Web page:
Tourism and expat hotspots Polanco and Roma-Condesa have been identified by Mexico City authorities as among the eight most dangerous areas of the capital due to the numerous high-impact crimes committed there.
The other six police sectors identified by the Ministry of Citizens Security (SSC) as leading a list of 72 high-risk zones across the capital are Lomas de Plateros, in the borough of Álvaro Obregón; Cuautepec, in Gustavo A. Madero; Tacuba, in Miguel Hidalgo; Oasis, in Iztapalapa; Padierna, in Tlalpan; and Itzaccíhuatl, in Iztacalco.
A large number of high-impact crimes are committed in all of the top eight sectors but the types of offenses that are most prevalent vary between each one.
In Polanco, a swanky district west of the downtown that is home to upscale boutiques and tourist attractions such as the Soumaya Museum and the capital’s only aquarium, the most common crimes are muggings. People who have been seen withdrawing cash from an ATM are a frequent target of criminals.
The police sector that takes in Condesa and Roma, trendy adjoining neighborhoods filled with restaurants and bars, ranks among the most dangerous of Mexico City due to the high incidence of the extortion practice known as derecho de piso – the charging of regular payments in exchange for allowing commercial activity to continue undisturbed – as well as other types of extortion and business robbery.
In Lomas de Plateros, one of the areas of most concern to the SSC, gunfights between rival drug trafficking groups, which in some cases have resulted in deaths, are the biggest problem. There is also a high incidence of muggings in the area, located approximately 15 kilometers southwest of Mexico City’s historic center.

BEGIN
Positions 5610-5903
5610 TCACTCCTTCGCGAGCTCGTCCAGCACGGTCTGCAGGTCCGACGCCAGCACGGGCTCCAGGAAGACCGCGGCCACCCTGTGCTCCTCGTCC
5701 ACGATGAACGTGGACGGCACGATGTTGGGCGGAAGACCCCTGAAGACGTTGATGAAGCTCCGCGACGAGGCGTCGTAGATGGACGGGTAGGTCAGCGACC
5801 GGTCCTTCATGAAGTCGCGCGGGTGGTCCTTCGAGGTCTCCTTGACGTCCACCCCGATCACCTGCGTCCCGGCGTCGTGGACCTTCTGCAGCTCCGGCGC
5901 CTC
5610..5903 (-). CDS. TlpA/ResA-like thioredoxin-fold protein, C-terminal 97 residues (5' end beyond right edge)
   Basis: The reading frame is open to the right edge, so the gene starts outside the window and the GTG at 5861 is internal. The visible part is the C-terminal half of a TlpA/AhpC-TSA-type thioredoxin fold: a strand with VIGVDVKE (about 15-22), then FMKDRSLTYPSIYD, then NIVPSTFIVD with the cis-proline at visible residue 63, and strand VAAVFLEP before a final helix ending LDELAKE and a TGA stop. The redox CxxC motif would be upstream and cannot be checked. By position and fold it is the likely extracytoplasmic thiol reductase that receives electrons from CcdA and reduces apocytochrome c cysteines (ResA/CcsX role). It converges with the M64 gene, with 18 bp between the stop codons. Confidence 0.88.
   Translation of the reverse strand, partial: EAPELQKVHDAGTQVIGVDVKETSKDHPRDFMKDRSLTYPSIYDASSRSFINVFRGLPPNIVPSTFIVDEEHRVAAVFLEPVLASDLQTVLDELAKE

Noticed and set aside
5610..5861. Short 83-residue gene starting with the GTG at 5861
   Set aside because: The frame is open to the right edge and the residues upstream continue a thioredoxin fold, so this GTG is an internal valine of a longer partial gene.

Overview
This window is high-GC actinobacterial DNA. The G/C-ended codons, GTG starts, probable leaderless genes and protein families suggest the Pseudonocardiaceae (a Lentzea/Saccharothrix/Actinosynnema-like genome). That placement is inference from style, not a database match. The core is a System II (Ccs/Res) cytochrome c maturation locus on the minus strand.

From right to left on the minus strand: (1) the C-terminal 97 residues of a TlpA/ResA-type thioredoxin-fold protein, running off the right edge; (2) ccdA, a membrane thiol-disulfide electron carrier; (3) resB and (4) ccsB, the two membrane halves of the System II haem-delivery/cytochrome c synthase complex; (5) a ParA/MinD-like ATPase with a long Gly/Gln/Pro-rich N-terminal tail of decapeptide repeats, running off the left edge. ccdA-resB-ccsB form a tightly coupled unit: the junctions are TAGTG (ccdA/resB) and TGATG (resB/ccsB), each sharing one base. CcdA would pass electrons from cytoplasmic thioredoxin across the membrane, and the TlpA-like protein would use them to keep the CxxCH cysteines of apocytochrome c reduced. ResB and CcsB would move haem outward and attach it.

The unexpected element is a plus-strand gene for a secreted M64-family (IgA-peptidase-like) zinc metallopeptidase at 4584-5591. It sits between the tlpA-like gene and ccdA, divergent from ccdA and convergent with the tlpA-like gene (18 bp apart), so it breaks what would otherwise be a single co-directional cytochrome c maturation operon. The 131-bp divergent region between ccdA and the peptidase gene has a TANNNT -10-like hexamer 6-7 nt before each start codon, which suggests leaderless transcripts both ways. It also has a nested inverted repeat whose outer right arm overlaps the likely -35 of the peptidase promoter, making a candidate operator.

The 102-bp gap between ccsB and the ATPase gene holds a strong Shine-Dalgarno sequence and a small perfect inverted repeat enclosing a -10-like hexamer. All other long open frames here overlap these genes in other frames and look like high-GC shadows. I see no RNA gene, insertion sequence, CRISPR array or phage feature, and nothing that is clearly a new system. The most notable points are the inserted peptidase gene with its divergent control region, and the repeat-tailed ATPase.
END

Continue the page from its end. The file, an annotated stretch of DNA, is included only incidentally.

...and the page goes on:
Muggings in the street and on public transport, homicides and gunshot injuries are all commonplace in Cuautepec, located in the far north of the capital near the México state municipalities of Tultitlán and Tlalnepantla. Criminal groups, including a cell of the Jalisco New Generation Cartel, are believed to fighting for control of the area.
In Tacuba, an area northwest of the downtown that encompasses the neighborhood of the same name as well as Anáhuac, Tlaxpana, Argentina Poniente and Argentina Antigua, the most frequently-committed high-impact crime is robbery aided by the use of a weapon such as a firearm or knife.
The incidence of muggings on public transport and in the street is high in both Oasis and Itzaccíhuatl, police sectors that border each other in the southeast of the city. Finally, Padierna in the southern borough of Tlalpan is notorious for homicides – bodies and human remains have both been found in the area.
The Mexico City government’s identification of the eight crime-ridden areas led to the deployment of an additional 800 police officers to them.
In an interview with the newspaper El Universal, Luis Martín Rodríguez Jiménez, a police chief in the west of Mexico City, noted that the capital still faces a police shortage after losing 5,000 officers over the past 10 years. Authorities are aiming to recruit that number of police by the end of the year, he said.
In terms of homicide numbers, Mexico City was the ninth most violent entity in the country last year, with a total of 1,557 victims.
Source: El Universal (sp)